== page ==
Each of the playable routes between planets – be they the story ones, or the unlockable secret ones – clearly display your best grade when you are on the system map. You can also see which shops and merchants are available at each of the planets, as well as any multiplayer runs or trades available there. It’s extremely well managed, and does a great job of keeping the system and runs of the game in perspective. What, unfortunately, isn’t handled as well is the cargo you’ll be running about during the game’s jobs. The game takes several clicks from most points in order to select cargo from your active missions, and for it to bring up where the destination and goods currently are – it’s a little bit awkward, and something that would have been handled better with a map-mode toggle rather than a slightly awkward click through menus.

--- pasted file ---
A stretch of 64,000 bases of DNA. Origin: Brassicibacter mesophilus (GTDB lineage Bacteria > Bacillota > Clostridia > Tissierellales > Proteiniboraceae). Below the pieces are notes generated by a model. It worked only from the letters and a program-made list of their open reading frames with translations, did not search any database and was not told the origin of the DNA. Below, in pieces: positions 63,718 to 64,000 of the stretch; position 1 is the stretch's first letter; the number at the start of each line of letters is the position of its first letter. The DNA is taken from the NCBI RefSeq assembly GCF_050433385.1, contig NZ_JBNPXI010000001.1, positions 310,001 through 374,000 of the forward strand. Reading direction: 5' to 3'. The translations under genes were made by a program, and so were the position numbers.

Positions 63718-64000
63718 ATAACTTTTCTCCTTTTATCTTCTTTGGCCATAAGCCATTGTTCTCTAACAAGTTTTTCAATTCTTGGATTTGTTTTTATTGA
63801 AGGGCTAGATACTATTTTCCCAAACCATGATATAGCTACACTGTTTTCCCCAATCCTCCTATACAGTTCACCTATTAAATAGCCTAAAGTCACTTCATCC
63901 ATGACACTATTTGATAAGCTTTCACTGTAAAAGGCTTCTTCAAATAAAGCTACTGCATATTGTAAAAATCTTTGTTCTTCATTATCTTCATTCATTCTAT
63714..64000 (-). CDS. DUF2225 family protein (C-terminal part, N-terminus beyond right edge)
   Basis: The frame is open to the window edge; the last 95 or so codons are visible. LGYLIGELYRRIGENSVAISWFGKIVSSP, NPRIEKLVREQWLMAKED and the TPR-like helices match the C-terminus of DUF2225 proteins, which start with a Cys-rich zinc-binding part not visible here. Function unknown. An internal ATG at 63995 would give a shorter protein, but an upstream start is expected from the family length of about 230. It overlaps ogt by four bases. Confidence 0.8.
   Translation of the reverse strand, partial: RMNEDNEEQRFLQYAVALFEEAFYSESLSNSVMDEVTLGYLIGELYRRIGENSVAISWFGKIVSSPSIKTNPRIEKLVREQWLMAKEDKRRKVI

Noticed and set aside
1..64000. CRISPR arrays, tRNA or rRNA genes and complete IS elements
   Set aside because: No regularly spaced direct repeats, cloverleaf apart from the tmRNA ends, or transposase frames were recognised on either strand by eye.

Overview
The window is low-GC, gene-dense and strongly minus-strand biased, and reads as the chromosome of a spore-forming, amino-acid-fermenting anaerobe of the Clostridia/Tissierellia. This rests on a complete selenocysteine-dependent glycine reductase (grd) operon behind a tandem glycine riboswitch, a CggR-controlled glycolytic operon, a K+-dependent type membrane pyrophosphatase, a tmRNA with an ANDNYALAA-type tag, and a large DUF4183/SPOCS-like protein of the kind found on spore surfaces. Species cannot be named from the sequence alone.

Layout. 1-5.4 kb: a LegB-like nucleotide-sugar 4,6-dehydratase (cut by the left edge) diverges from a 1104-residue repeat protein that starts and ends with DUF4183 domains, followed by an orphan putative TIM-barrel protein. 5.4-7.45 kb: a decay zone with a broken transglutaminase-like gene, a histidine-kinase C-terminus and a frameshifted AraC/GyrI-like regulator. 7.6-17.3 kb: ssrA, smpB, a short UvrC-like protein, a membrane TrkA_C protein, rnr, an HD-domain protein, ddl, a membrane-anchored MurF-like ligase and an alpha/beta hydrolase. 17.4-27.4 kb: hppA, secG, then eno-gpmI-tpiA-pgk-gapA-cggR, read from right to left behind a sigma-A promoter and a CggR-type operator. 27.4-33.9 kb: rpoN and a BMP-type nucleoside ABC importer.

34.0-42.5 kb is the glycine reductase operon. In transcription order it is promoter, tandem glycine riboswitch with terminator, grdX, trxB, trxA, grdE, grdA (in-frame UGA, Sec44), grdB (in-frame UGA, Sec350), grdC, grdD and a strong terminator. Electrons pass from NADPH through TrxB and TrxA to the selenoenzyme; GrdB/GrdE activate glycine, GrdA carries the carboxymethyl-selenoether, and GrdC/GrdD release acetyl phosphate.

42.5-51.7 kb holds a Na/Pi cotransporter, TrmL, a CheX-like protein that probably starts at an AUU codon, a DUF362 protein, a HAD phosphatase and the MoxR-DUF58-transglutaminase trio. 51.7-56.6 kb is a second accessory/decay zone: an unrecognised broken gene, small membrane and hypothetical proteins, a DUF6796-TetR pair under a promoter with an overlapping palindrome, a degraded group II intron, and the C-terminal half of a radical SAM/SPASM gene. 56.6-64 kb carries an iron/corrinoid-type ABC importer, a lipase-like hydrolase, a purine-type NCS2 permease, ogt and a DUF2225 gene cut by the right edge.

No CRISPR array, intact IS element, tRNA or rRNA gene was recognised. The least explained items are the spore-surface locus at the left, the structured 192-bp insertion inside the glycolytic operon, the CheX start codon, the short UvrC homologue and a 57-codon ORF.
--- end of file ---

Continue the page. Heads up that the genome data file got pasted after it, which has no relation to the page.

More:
Probably the greatest improvement of Space Run Galaxy is the ability to buy, be rewarded, select, and edit your ship layout. A splash of resources can be passed to a mechanic who will exchange them for a few more ship tiles, meanwhile certain merchants will all out sell new ship layouts. I’ve no definite number to offer regarding the amount of ship designs in game, but the fact that you can bolt further panels onto each of the designs is absolutely fantastic. This means you can take a forward-facing U-shaped ship and buff out the central area that you might fill it with launchers. Or – even, you might take that perfect circle of a ship you have and give it central arms allowing you to completely restructure your offensive.